"The friend who can be silent with us in a moment of despair or confusion, who can stay with us in an hour of grief and bereavement, who can tolerate not knowing, not curing, not healing, and face with us the reality of our powerlessness, that is a friend who cares." (Henri Nouwen)
I wanted to go to a funeral today. I wanted to be there for my friend, to comfort her and to honor her sister's life. But I couldn't - I had to work - we need the money and my boss needed my help - and the amount of driving I would need to do on the little amount of sleep I've been getting would have been irresponsible. Another friend went for those of us who couldn't be there, made sure Tamara knew the hug was from all of us...but I still wish I had gone.
Some people think there's no point to funerals. Some believe their presence doesn't make a difference. I don't LIKE funerals, but in those times when I've lost someone I love, the funeral has helped me face my loss, dust off my memories, and say goodbye. And seeing a friend silently sitting nearby has always helped me get through it. In my mind, and in my heart, I can still picture Tamara and some other friends where they sat at my brother Buster's funeral. They didn't know him. They were there for me.
Funerals also honor, even celebrate, the lives that have passed from this earth and remind us that each of us still has a life to live, a job to do, a chance to be who ever it is we are supposed to be. A chance to love each other, which includes comforting those who have lost someone.
They also remind us that one more day might be all we have on this earth (maybe that's why some people don't like them.)
Years ago at my Grandfather's funeral, I sat by my weeping Grandmother. They had married as teenagers...worked, lived, laughed, and cried together for decades. In my Christian zeal and youthful ignorance, I almost chastised her for her tears..."Isn't he in heaven now? Shouldn't you be happy?"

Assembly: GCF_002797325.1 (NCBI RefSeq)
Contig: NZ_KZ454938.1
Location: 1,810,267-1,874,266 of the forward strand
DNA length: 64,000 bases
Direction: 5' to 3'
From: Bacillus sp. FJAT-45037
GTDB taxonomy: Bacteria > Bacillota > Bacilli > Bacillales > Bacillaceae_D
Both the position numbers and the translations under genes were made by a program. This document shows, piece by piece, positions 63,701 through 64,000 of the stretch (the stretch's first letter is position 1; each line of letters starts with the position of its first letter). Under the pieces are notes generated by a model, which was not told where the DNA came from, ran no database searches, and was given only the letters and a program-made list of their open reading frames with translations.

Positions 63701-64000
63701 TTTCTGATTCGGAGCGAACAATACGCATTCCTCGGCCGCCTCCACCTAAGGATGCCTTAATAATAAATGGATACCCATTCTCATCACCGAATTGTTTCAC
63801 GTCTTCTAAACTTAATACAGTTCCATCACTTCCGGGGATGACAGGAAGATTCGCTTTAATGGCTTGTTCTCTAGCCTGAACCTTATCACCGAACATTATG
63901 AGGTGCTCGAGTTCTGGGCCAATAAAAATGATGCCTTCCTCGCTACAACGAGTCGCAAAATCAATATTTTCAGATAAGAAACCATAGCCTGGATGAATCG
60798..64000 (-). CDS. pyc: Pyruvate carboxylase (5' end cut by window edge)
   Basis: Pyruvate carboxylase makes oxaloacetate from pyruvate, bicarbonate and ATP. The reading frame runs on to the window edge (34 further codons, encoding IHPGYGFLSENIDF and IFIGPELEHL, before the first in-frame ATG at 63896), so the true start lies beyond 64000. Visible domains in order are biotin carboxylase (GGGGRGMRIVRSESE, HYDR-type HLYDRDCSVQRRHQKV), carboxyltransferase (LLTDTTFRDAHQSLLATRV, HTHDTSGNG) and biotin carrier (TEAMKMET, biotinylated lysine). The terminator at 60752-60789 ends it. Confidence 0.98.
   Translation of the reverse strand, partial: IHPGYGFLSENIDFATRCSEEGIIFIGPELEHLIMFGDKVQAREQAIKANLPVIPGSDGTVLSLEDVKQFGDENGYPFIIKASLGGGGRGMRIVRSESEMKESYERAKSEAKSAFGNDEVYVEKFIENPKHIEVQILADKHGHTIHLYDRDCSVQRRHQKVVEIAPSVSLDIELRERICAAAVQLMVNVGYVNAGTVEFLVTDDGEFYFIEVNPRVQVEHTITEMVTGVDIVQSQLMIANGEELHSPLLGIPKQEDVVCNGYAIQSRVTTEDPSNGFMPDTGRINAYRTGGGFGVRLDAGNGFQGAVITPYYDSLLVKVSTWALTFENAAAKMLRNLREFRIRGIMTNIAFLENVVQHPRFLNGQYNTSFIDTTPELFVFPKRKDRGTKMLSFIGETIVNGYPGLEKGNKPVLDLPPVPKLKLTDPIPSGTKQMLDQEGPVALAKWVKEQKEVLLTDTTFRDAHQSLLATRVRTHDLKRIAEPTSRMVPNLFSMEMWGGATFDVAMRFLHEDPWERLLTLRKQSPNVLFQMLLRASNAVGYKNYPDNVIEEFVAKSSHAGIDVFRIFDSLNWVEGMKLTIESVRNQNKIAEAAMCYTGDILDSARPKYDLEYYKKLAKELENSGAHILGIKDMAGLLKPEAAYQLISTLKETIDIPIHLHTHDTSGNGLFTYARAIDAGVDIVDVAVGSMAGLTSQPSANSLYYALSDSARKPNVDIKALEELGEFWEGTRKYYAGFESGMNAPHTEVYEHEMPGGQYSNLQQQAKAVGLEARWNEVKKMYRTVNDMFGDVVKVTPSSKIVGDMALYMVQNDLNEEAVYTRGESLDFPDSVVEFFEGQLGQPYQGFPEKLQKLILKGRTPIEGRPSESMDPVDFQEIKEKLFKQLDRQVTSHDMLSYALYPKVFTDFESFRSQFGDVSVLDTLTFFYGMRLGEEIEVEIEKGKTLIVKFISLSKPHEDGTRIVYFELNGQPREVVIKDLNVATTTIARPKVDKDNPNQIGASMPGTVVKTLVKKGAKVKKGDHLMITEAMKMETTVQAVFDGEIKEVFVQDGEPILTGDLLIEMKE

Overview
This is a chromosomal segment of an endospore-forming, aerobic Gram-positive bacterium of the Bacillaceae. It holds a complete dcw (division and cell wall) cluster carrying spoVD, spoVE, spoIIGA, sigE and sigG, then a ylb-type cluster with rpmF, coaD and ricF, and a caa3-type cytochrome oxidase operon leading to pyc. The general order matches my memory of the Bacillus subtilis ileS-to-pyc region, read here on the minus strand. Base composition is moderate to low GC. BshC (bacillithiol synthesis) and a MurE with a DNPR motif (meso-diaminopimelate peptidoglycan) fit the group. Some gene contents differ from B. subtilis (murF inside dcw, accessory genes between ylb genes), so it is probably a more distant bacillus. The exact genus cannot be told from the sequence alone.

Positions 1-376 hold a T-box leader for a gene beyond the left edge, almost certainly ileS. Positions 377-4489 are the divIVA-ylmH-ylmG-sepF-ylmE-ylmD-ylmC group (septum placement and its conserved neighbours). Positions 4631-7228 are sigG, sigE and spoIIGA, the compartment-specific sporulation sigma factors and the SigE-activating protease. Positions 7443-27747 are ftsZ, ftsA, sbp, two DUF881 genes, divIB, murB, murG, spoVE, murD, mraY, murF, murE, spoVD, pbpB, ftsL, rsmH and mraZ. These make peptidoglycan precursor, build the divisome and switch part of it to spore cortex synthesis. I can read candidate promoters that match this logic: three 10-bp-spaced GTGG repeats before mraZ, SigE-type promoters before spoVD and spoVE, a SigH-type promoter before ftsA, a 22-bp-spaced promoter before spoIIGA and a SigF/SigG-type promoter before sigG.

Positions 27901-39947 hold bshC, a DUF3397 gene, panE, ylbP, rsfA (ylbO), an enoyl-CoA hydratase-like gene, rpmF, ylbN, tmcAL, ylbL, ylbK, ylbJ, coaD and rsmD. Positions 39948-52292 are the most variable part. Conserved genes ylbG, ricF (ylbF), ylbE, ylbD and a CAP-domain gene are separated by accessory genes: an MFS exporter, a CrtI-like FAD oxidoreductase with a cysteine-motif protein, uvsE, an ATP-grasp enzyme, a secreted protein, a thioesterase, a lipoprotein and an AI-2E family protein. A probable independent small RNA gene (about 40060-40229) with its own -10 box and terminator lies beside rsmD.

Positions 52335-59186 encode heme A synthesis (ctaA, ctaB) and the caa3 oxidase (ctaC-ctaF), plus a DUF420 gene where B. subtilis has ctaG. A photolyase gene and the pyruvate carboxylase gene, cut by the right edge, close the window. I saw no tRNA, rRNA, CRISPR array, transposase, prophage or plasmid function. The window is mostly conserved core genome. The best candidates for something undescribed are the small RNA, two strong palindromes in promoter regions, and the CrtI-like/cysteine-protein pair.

It has taken me years of love and loss to understand the source of her tears. She was going to miss him - his voice, his touch, his laugh, his smell (to me, he is cherry tobacco.) She wished for more time. Now. It doesn't matter how old they were - I'm sure they had plans for the next week, month, summer.
I think my friends and I are too young to be losing our parents, much less our brothers and sisters..or each other. Of course, we're not too young - it just feels like we are, because you can never be ready for it.
We can just "do now, do now, what you will wish to have done when your moment comes to die."
So I continue to pray, worship, love, dance, cry and laugh. I will write, practice my drums, and work on my degree, God willing, but if my time comes before I'm published or can play "Stranglehold" or get my diploma, I won't feel like a failure...unless I quit trying.
"I could not, at any age, be content to take my place by the fireside and simply look on. Life was meant to be lived. Curiosity must be kept alive. One must never, for whatever reason turn [one's] back on life." (Eleanor Roosevelt)